This year the Unconferenz will have a strong civic tech focus as we are holding it in conjunction with Code Across America and International Open Data Day.
Our grand plan is to introduce our government partners to civic technologists and engage citizens to reverse pitch, collaborate and co-create solutions for a 21st century government. We use the Unconferenz to catalyze a movement and would love to have you be a part of it.
Feel free to join the conversation and suggest your session topics for 2016.
Back on October 28, 2015, USA Fundsannounced a $4.6M grant to the University of Hawaii, to help build Hawaii's innovation economy, boost the STEM workforce pipeline and reverse the "brain drain" of talent leaving the state.
Today's announcement included the $4.6M to UH and an additional $2.2M to the non-profit Project Lead the Way which provides project-based learning experiences for K–12 students and teachers across all 50 states. The grant to PLTW will help at least 48 Hawaii high schools implement programs in computer science, engineering or biomedical science. Also as a part of the initiative, Project Lead The Way will provide professional development support to teachers and work with local partners to ensure the materials and programs are culturally relevant.
USA Funds’ grant of $4.6 million to the University of Hawaii Foundation will support several initiatives, including the following:
Develop models of statewide industry, government and higher education collaboration to determine current and future workforce needs.
Create a continuous academic pathway in STEM education.
Support economic development and high-quality job creation in innovation and STEM areas of the state’s economy through just-in-time workforce development.
Enhance Hawaii’s student information system to inform students and advisers of the most efficient education pathways, especially for STEM degrees.
Create best practices in statewide workforce and education data collection and integration to help drive decisions by policymakers, education leaders and other stakeholders.
Create a STEM Center for Excellence that will serve as a resource to sustain STEM-related activities across the state.
With a workforce development pipeline, STEM curriculum development and the data to assess our progress, the hope is that Hawaii will be able to be competitive in the high-wage and high-demand science, technology, math and engineering fields.
There's a new co-working space opening up on Maui at the Maui Research & Technology Center (MRTC). If you are on Maui or planning a trip there on Wednesday, Jan. 6, 2016, you can catch the open house at 590 Lipoa Parkway from 4pm - 7pm.
Robbie Melton, Executive Director and CEO of the High Tech Development Corp (HTDC) will kick off the evening with a talk on New Money for Your Business. She is making an island hopping informational tour to promote a new HTDC program called the Neighbor Island Innovation Initiative (NI3), that will offer business, technical help and mentorship not readily available to technology-related small businesses on the neighbor islands. The goal is to help accelerate efforts in product development, sales or investment in those companies. She also plans to announce three new grant programs including:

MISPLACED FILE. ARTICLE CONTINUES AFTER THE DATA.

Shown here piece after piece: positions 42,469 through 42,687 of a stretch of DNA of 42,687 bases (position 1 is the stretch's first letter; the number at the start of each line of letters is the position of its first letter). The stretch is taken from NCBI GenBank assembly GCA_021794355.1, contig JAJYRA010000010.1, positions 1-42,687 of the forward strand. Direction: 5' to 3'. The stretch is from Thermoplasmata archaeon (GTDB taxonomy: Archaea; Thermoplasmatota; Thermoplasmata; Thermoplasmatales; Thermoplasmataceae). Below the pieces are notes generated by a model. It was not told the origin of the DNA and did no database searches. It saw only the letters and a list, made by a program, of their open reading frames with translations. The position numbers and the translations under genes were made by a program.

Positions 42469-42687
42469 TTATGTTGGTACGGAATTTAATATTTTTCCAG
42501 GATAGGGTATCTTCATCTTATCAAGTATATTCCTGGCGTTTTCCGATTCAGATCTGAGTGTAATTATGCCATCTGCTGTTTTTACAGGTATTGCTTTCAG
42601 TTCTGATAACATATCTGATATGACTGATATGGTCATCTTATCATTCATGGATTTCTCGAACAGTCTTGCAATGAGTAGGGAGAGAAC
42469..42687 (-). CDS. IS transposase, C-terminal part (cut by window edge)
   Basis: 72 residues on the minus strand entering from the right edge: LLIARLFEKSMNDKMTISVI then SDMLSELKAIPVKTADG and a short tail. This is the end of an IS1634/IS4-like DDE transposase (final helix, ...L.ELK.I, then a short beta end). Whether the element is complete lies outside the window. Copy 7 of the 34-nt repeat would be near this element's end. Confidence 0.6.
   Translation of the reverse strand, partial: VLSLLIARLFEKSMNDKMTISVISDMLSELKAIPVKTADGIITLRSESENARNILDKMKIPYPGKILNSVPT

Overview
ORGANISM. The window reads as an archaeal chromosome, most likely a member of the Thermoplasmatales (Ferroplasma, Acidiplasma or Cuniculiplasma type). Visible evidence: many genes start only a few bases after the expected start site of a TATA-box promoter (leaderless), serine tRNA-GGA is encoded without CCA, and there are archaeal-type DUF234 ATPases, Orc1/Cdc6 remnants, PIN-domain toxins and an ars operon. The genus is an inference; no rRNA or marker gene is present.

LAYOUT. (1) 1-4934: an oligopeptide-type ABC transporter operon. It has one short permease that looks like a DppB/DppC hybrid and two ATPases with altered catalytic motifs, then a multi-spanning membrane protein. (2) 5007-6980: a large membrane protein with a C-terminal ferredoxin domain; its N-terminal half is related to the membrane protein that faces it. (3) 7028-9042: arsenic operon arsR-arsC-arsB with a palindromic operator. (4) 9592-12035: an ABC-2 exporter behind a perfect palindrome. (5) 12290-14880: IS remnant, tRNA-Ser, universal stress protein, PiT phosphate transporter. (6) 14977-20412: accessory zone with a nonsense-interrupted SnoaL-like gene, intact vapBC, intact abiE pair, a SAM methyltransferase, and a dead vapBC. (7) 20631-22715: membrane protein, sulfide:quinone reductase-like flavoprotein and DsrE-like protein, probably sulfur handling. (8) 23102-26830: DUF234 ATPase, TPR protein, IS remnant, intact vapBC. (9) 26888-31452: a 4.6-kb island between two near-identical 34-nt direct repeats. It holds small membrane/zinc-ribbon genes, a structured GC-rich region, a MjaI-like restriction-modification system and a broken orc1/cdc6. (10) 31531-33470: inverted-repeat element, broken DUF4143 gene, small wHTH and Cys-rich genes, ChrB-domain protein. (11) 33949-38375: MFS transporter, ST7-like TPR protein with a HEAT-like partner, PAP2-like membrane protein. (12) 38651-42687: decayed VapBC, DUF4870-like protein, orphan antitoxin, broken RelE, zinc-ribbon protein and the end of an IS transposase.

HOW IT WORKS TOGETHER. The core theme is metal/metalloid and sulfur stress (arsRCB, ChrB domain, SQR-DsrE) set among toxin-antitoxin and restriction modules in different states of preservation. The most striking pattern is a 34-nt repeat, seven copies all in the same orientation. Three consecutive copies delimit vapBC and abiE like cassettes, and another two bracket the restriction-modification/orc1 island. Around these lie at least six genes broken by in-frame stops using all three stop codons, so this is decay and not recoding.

Hawaii Small Business Innovation Research (HSBIR) grants to develop new technologies and innovations. The state’s grant fund is expanding Phase II and Phase III awards to match up to 50 percent up to $500,000.
Manufacturing Assistance Program (MAP) grants that offer a 20 percent reimbursement, up to $100,000, on purchasing manufacturing equipment, training and energy-efficiency projects.
Hawaii Office of Naval Research (HONR) grants that offer up to 50 percent matching funds for alternative energy research and development projects.
This is an ideal opportunity to not only check out the new co-working space but to also learn about these new funding programs. For more information please visit HTDC.Org.
What was once the headquarters for the Information Technology Services group on the University of Hawaii, Manoa campus, Building 37 is soon to become the iLab. Inspired by Stanford University's D.School, the iLab will be a hub for innovation and design thinking on campus. Back in July 2015, this video was produced to provide a virtual tour of what the iLab would look like.
The iLab is still under construction so what you see here will change over the next few weeks. I was fortunate to get a quick tour of the facility this past week. When completed, there are plans to hold classes, build a maker space equipped with 3D printers and provide a space for interdisciplinary innovation. The intent is to also include commercial business collaborations to help solve real world problems.
In conjunction with the iLab, a design thinking course is going through curriculum approval for the UH Manoa campus. Design thinking isn't something new to Hawaii. Back in 2011, local R&D company Oceanit spearheaded the adoption of design thinking concepts in Hawaii's Department of Education. This spread from the DOE to government departments, UH departments, commercial businesses and even the non-profit sector. This however is the first time an actual credited course in design thinking will be offered at UH.
A tentative date of January 20, 2016 is the target for the grand opening of the iLab. The closer we get to the date, the more I am hearing people talk about it. We've scheduled an upcoming interview with the course developer and a professor from the College of Engineering to talk about the iLab and how it will be used. Tune into Bytemarks Cafe on Hawaii Public Radio on Dec 23rd to catch that conversation.